One interviewee pointed to the restrictiveness of the criteria for disqualification under the federal-level “Gun Control Act” (1968): being admitted to a psychiatric institution or being formally adjudicated by a court as a danger. For instance, the Virginia Tech shooter was prohibited from purchasing firearms under federal law; however, because he had only ‘temporarily detained’ at a mental institute rather than ‘committed,’ he was able to circumvent the federal restrictions and be eligible to buy firearms under state law at that time. Following the attack, the Governor of Virginia, using executive order, changed the law to prescribe that anyone found to be a danger to themselves or others by a court-ordered review — regardless of whether or not it was voluntary — should be prohibited. It was suggested by another interviewee that the specific criteria for firearm purchase exclusion at both the federal and state levels should mandate a broader scope of the threat posed by individuals, based on their history and whether they have expressed intentions to harm themselves or others.

Citizens themselves could also play a part by monitoring those closest to them and taking precautions to ensure untoward things do not happen, suggested one of my interviewees. This is particularly relevant when considering the Sandy Hook elementary school shooter had severe mental illness, yet was able to access his mother’s firearms to kill her and the victims at the school. The careful monitoring of those closest to them could also encourage those with mental illnesses to seek treatment before they carry out violent actions. Notably, the Virginia Tech school shooter (2007) did not pursue treatment on his own; rather, it was his remark to his suitemates “I might as well kill myself” that resulted in him getting mentally assessed.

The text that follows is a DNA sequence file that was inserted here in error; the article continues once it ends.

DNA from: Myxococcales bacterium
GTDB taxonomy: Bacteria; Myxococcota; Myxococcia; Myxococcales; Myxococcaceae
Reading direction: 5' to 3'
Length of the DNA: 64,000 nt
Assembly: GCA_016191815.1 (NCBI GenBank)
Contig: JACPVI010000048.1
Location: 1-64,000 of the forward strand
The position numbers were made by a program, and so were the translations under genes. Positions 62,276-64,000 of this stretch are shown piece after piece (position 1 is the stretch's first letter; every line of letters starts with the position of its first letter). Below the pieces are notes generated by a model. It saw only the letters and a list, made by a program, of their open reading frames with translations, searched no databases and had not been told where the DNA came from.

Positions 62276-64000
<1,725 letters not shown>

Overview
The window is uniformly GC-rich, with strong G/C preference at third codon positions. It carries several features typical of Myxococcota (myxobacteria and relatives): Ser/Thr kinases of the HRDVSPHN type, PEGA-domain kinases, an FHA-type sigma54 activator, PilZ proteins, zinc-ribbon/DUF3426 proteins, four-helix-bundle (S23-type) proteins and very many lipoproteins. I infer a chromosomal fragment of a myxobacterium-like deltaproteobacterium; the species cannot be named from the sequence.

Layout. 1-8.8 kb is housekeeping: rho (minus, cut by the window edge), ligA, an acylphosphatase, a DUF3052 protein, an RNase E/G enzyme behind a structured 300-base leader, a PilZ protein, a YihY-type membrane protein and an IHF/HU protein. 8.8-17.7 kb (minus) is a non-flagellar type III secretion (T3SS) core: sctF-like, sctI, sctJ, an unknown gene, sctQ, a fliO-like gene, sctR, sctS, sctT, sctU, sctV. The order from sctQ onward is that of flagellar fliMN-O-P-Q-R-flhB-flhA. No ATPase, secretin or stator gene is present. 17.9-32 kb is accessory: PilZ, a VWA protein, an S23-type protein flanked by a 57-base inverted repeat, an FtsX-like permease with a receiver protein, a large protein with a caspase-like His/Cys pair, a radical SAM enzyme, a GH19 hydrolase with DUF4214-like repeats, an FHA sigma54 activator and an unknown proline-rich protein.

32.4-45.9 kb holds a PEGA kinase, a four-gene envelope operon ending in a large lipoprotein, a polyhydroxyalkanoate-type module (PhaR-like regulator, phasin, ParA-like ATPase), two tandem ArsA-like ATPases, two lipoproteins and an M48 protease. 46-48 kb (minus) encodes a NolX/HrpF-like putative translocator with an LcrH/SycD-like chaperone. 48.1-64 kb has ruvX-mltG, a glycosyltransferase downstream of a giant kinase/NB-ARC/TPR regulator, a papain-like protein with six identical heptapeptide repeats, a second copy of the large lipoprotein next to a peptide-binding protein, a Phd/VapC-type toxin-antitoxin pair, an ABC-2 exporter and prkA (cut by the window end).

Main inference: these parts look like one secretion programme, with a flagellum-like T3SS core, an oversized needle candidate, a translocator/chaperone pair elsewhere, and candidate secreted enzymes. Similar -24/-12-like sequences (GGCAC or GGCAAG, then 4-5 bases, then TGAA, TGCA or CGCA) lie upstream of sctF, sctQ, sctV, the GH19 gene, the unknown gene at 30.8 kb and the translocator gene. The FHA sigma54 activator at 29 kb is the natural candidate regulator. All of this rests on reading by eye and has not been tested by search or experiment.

In order to put mental health on the government agenda, interviewees recommended framing it as a ‘public health issue’ centred on school and other types of mass shootings. The issue of mental health and guns would then have to be based on a reconceptualisation of public safety based on the increasing number of mass shooting incidents, particularly those where the perpetrator legally procured a gun despite a history of mental illness. When it comes to school shooters, it is possible that putting barriers in the way of those who are mentally ill and have the potential to act violently could allow for interventionary efforts to help the individual before it culminates in a shooting incident.

[This blog used results from interviews with representatives from gun violence prevention groups and other experts in gun-related legislation. Further adding to this post were studies about the legal changes after the Virginia Tech shooting and general readings about past mass/school shooting incidents. The next blog post will examine how emergency management could play a part in reducing the severity of school shootings.]